The U.S. has a history of black people being encouraged to “whiten up” their appearance in order to better fit into society by doing things like hair straightening, skin bleaching, and adopting the dominant culture’s habits (like modes of speech and dress). The expectation for African-Americans to change themselves in this way is slowly dying out in the U.S., but I couldn’t help but wonder whether this atmosphere existed in Qatar between blacks and Arabs.

Well, it did sometimes seem that way, that blacks in Qatar were encouraged to minimize their blackness. We’ve already talked about the prevalence of skin whitening cream, and you can read about how common hair straightening was compared to the natural hair in my post Juices & Berries. Plus, the stories I heard from other blacks who had grown up in the country—many of whom referenced being bullied for their blackness and as a result changed their appearance—also gave me the impression that looking “too black” in Qatar was no bueno.

However, sometimes it was hard to tell what actions were done in the name of discrimination-based assimilation and what actions were done as harmless embracing of the local culture. For example, spending time and money on beauty (like hair, nails, and makeup) was huge in Qatar—a part of their modern cultural identity one could say—and a lot of black women partook in these things also. That didn’t necessarily mean their actions were inspired by racial tension; in fact, if anything we could get into a conversation about economics more than blackness (after all, many people in Qatar are hella wealthy and wealth has a particular “look” that perhaps people want to emulate). It could also mean that maybe the black women who grew up in Qatar simply grew up surrounded by all these things, so it’s a part of their culture too in the way a lot of immigrants raised in the U.S. can say about American culture. Or hell, maybe some of these women just have an affinity for that kind of thing, sometimes the subject just isn’t that deep.

Even the women who weren’t wearing much makeup seemed to always have their nails done. After witnessing for the first time how acrylic nails were removed and applied, I knew then that I would never ever get them. Something funny, though: One student claimed that men were scared of the long nails women had. I didn’t quite understand, and so she walked up to two male students she knew, reached out her fingers, and they genuinely recoiled. They kept a good distance away from her for the rest of our conversation.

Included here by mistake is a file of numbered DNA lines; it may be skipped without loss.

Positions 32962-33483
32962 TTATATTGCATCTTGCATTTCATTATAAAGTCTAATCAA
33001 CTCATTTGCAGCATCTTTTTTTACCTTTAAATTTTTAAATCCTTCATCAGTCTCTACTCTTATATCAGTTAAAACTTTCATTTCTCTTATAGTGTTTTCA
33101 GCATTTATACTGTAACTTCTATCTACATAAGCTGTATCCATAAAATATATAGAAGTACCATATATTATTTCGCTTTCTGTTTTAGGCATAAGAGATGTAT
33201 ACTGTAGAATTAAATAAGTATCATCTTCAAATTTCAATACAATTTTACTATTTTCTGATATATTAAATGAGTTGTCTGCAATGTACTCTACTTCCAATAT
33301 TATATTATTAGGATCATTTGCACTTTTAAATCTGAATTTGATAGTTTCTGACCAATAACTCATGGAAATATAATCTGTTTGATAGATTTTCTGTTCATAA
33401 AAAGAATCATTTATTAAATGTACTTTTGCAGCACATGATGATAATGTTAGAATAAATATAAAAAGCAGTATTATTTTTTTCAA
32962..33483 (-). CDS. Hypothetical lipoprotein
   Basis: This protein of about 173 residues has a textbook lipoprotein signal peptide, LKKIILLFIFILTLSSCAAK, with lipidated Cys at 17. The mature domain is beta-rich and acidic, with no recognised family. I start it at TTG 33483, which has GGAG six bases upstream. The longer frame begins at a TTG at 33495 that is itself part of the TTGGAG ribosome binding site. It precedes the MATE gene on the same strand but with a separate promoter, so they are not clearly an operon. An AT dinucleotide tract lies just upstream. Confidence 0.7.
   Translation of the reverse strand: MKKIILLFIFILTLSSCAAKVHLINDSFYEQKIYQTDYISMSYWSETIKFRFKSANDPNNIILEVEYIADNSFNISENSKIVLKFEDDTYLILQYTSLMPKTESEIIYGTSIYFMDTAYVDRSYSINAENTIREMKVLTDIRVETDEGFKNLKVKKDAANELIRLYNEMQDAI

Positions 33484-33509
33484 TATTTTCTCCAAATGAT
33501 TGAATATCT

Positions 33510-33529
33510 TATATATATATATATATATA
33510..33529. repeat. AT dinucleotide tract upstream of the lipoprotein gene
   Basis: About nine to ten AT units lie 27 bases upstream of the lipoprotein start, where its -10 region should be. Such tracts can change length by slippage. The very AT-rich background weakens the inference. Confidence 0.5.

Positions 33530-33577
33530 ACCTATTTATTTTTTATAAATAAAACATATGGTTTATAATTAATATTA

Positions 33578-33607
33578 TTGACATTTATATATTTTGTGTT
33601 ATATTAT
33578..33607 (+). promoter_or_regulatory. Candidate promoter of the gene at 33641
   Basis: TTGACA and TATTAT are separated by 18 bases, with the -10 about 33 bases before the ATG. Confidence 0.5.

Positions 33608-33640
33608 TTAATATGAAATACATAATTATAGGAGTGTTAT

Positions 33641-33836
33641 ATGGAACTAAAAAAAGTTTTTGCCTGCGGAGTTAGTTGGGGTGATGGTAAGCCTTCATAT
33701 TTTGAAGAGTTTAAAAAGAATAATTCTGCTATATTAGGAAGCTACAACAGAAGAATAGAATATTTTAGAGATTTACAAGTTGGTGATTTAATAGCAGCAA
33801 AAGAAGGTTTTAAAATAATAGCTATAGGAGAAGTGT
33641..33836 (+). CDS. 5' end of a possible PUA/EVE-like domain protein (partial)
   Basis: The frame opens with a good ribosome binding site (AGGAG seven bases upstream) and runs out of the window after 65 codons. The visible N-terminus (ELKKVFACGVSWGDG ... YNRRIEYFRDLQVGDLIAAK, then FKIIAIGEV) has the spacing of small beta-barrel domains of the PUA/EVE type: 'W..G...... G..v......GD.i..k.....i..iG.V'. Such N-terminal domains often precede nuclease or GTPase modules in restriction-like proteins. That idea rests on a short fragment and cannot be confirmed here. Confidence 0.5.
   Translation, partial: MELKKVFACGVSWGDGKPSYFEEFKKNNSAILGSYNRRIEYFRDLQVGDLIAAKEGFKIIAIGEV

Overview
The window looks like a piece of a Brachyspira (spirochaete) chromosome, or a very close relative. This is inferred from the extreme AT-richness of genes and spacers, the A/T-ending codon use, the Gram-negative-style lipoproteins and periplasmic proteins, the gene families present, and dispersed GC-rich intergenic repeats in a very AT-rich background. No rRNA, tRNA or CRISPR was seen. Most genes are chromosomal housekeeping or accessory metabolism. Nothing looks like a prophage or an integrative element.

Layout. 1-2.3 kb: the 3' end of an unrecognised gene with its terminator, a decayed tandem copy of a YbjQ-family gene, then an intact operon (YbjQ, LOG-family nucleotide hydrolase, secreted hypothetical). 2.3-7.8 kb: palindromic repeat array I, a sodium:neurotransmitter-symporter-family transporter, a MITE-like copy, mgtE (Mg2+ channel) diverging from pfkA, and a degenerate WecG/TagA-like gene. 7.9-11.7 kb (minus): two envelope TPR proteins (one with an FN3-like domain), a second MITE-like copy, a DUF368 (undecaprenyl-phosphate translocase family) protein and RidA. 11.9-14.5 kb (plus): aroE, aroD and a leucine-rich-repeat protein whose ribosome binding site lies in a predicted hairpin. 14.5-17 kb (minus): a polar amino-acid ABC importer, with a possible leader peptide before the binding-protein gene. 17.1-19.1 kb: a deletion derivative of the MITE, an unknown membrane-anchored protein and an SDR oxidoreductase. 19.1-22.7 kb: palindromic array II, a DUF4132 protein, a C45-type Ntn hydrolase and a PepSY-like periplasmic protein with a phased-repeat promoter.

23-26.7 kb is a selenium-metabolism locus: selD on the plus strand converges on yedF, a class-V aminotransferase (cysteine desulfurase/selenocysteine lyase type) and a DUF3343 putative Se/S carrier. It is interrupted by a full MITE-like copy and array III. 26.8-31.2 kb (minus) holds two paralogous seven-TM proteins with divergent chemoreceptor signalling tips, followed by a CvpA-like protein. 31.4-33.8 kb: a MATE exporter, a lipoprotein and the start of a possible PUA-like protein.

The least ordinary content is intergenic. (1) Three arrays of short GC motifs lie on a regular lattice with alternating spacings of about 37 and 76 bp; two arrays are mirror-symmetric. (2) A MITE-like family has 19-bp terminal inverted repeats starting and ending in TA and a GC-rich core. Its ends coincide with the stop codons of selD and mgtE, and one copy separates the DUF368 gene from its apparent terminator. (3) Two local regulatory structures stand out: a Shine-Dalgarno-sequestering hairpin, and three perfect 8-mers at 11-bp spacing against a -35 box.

What was I encouraged to look like?

Looking back at my camera roll, I noticed that in every first photo of me wearing makeup (or someone else’s clothes) I looked rather unenthused.

I’ve been talking this whole time about observations I made, but what about what I experienced?

Well, I got a lot of compliments on my (natural) hair, but I encountered more critiques than anticipated when it came to everything else (and by “critiques” I really mean comments from people to change things about my appearance without explanation as to why these things should be changed). I should wear subtler earrings, I should trade my glasses for contacts, I should get acrylic nails, I should wear less headwraps, and my shoes always received that restrained “Oh . . .” of discontent, the kind of reaction one has when they hate something but don’t want to say it in but so many words so they can instead sell you on their idea.

And whenever I didn’t wear makeup or when I did my own (extremely minimal) makeup it was never good enough for others. Sometimes people said the way I dressed or did makeup reminded them of a 12-year-old, and the surprise they expressed when I looked “so grown up” at formal events was a bit over the top. I knew I had a young face, but I was 21, a world traveler graduating from a Bachelor’s program—I was a true mini adult—but somehow my appearance just made all that second tier. Sometimes it felt like I wasn’t taken seriously or respected because I wasn’t meeting a particular beauty standard.